Mississippi State’s women’s basketball team has a traditional way to say goodbye to its fans after their final game at Humphrey Coliseum.
After playing in the Southeastern Conference Tournament championship game, the Bulldogs whip their first two NCAA Tournament opponents, games usually played at the Hump, to reach the Sweet 16. Then, the senior class — which has won more games than any of its predecessors — gathers at half-court after the game to be serenaded by the cheering thousands of their devoted fans.
This happens every year, it seems.
Sunday night, it happened once again. Mississippi State (32-2) rolled past Clemson, 85-61, as the Bulldogs earned their fourth consecutive trip to the Sweet 16. The Bulldogs, seeded first in the West Regional, will travel to Portland, Oregon, later this week for a meeting with Arizona State on Friday.
For the 9,994 fans who came late for the 8 p.m. game, and stayed later, Sunday played out in predictable fashion, something MSU coach Vic Schaefer understood.
“I do think our fans think it’s easy,” Schaefer said. “I don’t think anybody understands how hard it is. It’s so hard. When we lose a game, it’s like the sky is falling around here.”
The Bulldogs who are completing their fourth and final season — Teaira McCowan and Jazzmun Holmes — have had the sky fall on them just 17 times. They’ve won 131 games, so far.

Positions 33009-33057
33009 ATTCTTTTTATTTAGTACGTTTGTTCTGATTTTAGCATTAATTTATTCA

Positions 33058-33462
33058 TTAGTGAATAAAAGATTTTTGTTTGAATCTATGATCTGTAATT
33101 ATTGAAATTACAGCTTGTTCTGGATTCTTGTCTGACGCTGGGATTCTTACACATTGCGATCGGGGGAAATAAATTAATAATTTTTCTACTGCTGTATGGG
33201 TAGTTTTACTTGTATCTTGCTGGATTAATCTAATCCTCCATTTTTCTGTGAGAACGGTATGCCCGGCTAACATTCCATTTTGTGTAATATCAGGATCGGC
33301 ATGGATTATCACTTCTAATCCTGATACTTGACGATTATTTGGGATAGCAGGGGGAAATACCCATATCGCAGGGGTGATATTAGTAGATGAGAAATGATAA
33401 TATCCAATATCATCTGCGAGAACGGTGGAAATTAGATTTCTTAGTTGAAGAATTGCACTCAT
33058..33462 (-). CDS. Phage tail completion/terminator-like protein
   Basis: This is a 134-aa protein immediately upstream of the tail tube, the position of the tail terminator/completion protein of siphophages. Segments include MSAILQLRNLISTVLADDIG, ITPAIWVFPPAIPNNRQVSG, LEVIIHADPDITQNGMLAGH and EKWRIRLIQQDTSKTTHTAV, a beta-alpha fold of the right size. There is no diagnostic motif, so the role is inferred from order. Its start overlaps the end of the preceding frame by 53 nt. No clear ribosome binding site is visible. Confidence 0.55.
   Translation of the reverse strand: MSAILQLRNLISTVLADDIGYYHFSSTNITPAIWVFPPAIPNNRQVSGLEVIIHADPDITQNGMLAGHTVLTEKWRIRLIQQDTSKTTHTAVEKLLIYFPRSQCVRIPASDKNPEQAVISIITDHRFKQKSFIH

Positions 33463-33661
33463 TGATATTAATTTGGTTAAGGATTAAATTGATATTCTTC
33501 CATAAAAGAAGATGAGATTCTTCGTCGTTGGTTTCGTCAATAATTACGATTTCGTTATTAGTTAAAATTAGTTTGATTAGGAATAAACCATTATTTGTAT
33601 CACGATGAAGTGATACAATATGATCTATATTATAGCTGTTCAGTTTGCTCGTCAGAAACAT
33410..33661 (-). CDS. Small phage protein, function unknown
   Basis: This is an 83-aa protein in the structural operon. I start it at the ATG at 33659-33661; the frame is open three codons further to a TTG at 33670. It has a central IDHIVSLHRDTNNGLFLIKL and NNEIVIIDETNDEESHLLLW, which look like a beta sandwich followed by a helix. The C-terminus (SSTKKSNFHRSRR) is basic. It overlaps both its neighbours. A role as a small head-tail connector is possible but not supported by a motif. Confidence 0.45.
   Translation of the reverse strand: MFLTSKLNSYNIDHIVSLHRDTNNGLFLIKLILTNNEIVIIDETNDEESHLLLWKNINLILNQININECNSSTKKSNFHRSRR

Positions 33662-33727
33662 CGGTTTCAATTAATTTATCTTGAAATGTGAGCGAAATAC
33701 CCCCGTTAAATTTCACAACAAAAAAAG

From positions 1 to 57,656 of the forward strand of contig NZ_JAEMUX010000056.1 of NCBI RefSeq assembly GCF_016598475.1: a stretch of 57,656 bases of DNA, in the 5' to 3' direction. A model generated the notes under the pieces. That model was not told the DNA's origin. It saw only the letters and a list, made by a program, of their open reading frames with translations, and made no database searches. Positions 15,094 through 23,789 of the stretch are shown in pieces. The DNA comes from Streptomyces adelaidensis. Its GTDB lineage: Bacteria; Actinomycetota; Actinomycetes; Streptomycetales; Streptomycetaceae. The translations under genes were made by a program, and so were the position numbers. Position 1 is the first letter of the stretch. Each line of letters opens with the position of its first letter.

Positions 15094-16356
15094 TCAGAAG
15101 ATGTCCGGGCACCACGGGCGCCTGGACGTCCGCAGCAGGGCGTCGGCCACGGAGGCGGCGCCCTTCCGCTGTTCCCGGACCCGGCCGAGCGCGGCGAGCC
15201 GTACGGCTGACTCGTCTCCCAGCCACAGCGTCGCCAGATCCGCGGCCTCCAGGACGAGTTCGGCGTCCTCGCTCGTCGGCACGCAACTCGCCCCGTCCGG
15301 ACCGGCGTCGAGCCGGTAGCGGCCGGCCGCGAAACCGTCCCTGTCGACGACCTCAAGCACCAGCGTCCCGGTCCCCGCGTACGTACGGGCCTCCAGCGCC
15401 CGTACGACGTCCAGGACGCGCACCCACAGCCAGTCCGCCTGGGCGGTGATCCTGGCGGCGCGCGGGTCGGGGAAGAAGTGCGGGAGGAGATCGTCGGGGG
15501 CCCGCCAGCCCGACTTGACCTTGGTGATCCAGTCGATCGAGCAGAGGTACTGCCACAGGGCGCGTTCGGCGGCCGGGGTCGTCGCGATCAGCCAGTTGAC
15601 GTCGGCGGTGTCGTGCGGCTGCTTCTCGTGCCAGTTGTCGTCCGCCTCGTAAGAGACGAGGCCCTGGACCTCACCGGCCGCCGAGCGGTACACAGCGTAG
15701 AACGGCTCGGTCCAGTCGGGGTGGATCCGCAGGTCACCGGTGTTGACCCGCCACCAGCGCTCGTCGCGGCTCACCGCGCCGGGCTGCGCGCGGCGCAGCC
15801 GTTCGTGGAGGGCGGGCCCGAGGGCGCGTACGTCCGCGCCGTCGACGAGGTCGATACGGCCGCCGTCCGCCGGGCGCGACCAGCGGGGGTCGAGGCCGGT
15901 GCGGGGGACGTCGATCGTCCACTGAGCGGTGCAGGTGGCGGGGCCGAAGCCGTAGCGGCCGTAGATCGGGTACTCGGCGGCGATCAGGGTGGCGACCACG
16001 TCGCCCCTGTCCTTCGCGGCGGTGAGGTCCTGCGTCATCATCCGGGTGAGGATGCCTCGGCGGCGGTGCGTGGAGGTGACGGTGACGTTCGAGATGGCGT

“All they know is winning,” Schafer said, who seemed to go to full pre-game speech mode as he talked about his seniors and the still unrealized potential the team has.
“For us, it’s ‘let’s go win a championship,'” said Schaefer, whose team has fallen a win short of the national title for the past two years. “Go pay the price. Endure the pain that comes with it. It ain’t easy, but it’s worth it. You’re right at the doorstep right now.”
Schaefer is convinced he has the team to do it.
“We have this team now that could be our best ever,” Schaefer said. “I’m trying to get them there. We might not get there. It happens sometimes. But I’ll go to work (Monday) morning and practice them Tuesday and I’m going to try to get them there because I believe in them.”
Schaefer said the skill is there. Ultimately, he said, it may come down to focus.
“We talk about being predator or prey,” Schaefer said. “If you are a predators, your eyes are narrow and you’re not worried about the other stuff around you. Now, if you’re prey, your eyes are wide. You see everything because you’re worried that something’s gonna get you.
“So, let’s take all the distractions out and be laser-focused, he added. “If we’re laser focused, I ain’t trading this group for anybody.”
Slim Smith is a columnist and feature writer for The Dispatch. His email address is email@example.com.
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